As Columbus Day weekend drew to a close, the waves of prospective students faded away—the voices of tour guides telling us that Bartlett was originally a gymnasium and that the gargoyles on the top of Hull Gate tell the story of a UChicago student grew quieter while both bright and bleary eyed prospies alike shuffled slowly away from the busiest walkways. In the past, Columbus Day had been nothing but a day off and a reminder that in 1492, Christopher Columbus sailed the ocean blue (or so they say). But this year, thanks to prospective student weekend, it took me back to a year ago—when I, along with the majority of the class of 2014, had no idea where to go and what to do.
The college application process was nothing less than painfully long, but to its credit, it also taught me a few things that are very much applicable to college—and beyond.
- Don’t overdo it
- Let your personality shine through
- Don’t be afraid to ask questions
I wasn’t the kid who applied to 14 schools (really—I wasn’t), but I knew a couple of people who did, and their senior year lives were just awful—as in, didn’t-even-go-to-homecoming, got-two-hours-of-sleep-a-night awful. I found that it really was easier (and more meaningful) if I focused on one or two schools. So, as RSOs charm unsuspecting first years with Facebook events and free food, I’d suggest that same concept now. So, although a couple of events and some free pizza (…gelato, Korean beef, curry…) never hurt anyone, make sure you find what interests you most and stick with it.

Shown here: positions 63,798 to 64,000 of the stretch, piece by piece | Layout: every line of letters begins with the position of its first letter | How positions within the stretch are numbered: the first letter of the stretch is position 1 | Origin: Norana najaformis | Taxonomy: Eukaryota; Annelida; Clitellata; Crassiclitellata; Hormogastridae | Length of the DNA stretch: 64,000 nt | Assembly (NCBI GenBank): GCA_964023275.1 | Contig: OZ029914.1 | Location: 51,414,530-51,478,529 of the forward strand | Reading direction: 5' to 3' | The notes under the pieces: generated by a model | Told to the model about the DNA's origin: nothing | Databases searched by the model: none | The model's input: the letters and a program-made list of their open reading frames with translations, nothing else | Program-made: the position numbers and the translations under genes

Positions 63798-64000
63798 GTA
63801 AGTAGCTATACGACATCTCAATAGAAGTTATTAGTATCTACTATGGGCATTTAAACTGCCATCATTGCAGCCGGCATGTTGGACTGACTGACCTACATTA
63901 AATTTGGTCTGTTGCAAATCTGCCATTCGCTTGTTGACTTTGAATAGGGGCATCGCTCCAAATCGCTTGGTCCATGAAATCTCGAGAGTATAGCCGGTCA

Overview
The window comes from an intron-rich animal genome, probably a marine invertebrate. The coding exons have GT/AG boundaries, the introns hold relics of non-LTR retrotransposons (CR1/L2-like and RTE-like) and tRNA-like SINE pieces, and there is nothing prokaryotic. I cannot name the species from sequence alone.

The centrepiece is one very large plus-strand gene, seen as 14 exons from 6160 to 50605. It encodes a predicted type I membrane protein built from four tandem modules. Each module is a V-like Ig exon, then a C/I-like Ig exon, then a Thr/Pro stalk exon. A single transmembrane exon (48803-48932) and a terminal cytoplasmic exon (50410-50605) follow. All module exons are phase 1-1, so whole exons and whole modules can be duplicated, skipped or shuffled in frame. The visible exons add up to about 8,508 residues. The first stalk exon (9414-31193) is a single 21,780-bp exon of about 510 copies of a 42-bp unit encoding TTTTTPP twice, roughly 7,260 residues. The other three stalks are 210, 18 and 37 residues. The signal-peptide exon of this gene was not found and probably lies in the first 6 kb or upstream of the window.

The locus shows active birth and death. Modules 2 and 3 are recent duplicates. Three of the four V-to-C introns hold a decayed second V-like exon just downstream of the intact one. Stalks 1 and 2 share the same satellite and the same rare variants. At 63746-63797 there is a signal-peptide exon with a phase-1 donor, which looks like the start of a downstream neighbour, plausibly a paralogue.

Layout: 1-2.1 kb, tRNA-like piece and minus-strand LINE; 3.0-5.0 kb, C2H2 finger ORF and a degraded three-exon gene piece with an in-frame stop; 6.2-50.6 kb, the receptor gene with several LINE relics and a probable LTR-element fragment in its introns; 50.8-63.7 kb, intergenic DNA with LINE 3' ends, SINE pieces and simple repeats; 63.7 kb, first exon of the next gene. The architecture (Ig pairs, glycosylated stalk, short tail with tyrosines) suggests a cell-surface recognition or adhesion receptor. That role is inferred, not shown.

I worried a lot about how I could change myself to be the best possible applicant—but then realized that I had no idea how to be everything good that one could find in a student…and besides, that would be extremely exhausting anyway. So instead, I wrote my UChicago essay about my neon day-glo bike and panda t-shirt, and got in (somehow). The point is, I learned that I should be respectful and professional, but also be myself, because talking about myself (in a respectful, professional manner) is a lot easier than talking about the person who I thought I should be. I expect that when it comes time to enter into the job/internship application process, this will still hold true.
I had a lot of questions, and I asked them. I had the names and lunch hours of the admissions office workers memorized (seriously). I was adamant. And it helped a lot, as I found that I learned a lot by just releasing my sillier inhibitions and asking my questions (though at the risk of being repetitive, remember the importance of professionalism). College, especially the University of Chicago, has so much to offer, and though flyers and sidewalk chalk messages are very effective, you might be able to find even more opportunities—or opportunities that you really want—if you just ask.